As you can see on HubSpot’s landing page, although the visual takes up a lot of the page, the headline, written content, and CTA are organized in a simplistic and aesthetically-pleasing way.

The navigation at the top of the page is minimalist and the live chat on the bottom right can collapse to make the landing page appear even cleaner for visitors.

5. Make sure it has a responsive design.

Remember, the chances of your website visitors, leads, and customers visiting your website via a mobile device or tablet is high. So, ensure your landing page has a responsive design that automatically changes format based on the device it’s being viewed on.

For example, here’s what HubSpot’s landing page looks like via my iPhone. As you can see, all of the content is the same and it includes the same CTA and visuals, but it’s organized and formatted in a way that fits my screen.

responsive landing page design


6. Keep it on-brand.

When a visitor comes to your landing page, they should automatically know it belongs to your business. Brand your landing page in a way that complements the rest of your marketing content, logo, and colors. Your visitors should be able to immediately know your landing page belongs to your business due to the branding you incorporate.

HubSpot’s landing page does this well — it adheres to the requirements found in HubSpot’s Brand Guidelines. The HubSpot logo lives at the top of the landing page.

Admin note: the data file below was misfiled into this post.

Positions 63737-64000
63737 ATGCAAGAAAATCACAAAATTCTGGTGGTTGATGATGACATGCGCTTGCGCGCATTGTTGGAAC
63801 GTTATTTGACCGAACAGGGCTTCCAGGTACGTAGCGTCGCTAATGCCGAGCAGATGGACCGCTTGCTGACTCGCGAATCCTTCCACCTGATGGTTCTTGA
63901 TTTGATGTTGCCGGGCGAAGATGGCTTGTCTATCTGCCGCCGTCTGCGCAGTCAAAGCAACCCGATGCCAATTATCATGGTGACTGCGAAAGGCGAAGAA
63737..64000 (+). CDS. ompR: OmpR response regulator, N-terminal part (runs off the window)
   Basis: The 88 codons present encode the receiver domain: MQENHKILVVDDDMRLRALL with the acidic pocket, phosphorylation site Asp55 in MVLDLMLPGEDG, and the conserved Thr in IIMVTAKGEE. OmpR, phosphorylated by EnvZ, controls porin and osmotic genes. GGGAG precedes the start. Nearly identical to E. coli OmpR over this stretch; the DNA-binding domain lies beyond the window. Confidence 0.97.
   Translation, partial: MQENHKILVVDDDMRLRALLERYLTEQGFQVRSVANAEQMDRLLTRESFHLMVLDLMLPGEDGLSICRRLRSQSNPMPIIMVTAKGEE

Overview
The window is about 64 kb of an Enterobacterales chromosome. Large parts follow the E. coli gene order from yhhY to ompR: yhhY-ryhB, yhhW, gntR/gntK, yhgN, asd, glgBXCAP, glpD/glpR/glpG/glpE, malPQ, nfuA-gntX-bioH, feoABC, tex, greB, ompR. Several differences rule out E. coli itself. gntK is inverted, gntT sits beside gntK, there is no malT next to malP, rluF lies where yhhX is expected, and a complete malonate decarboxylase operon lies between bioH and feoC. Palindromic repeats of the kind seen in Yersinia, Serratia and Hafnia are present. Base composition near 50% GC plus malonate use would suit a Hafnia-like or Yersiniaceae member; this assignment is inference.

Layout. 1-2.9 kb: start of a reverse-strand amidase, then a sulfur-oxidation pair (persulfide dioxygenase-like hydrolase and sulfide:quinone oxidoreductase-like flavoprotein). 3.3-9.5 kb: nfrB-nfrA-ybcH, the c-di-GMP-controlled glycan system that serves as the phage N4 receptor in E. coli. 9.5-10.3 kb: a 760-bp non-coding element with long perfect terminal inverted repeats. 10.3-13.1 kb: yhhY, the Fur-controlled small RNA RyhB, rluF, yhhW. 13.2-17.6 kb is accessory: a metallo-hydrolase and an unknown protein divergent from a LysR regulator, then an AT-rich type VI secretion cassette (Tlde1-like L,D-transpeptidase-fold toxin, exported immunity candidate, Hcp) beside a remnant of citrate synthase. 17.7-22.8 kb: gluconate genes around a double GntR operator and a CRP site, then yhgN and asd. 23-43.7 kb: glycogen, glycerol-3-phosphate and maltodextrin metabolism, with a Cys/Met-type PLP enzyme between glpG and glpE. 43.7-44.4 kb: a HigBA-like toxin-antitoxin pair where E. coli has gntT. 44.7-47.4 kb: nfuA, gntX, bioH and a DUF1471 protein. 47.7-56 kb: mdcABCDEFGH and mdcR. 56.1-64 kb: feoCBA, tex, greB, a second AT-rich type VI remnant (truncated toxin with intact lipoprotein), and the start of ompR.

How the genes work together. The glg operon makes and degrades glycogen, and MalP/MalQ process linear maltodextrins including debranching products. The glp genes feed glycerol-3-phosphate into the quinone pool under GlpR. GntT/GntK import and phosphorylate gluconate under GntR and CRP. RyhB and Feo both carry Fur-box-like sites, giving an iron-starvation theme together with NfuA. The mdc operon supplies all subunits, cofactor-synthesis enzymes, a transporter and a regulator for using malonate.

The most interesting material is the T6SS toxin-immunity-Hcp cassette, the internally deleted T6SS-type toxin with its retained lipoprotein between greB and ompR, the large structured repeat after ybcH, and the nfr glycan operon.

7. Optimize your landing page with CTAs.

Your landing page should include at least one relevant CTA, located above the fold (meaning, visitors don’t have to scroll to get to the form because it’s in view as soon they hit the page), so visitors can come to your landing page and convert within seconds. This CTA might be used to learn more about your product or service, purchase your product, sign up for a special offer, or subscribe to your email newsletter.

HubSpot’s CTA button is one of the most obvious features on the landing page. The CTA button clearly states what visitors get out of converting. Since the CTA button has the word "free” in it, it becomes even more enticing … who doesn’t love free? Lastly, it’s located above the fold of the page, so it’s visible to everyone the moment they open it.

8. Add your contact information.

Your visitors may come directly to your site in search of your contact information or determine they want to contact you for assistance or support after spending some time on your page.

To avoid wasting their time and causing them any unnecessary frustration while trying to locate your contact information, place these details on your landing page. This keeps the process of contacting you as simple and straightforward as possible for your visitors.

HubSpot has contact information listed under the navigation bar at the top of the landing page. This is a great option if you’re looking to keep your landing page as minimalist as possible.

9. Include live chat on the landing page.

If possible, include a live chat function on your landing page. This way, visitors can get the immediate assistance they want and need from the moment they open your page.

HubSpot’s landing page has a live chat feature for easy access to immediate support. The location of the collapsible chat box keeps the page looking organized.

Once you’ve designed your landing page, don’t feel locked in — this is an iterative process. For instance, feel free to test your designs among your target audience to determine which colors, CTA buttons, headlines, visuals, and written content resonate with them best (and result in the most conversions).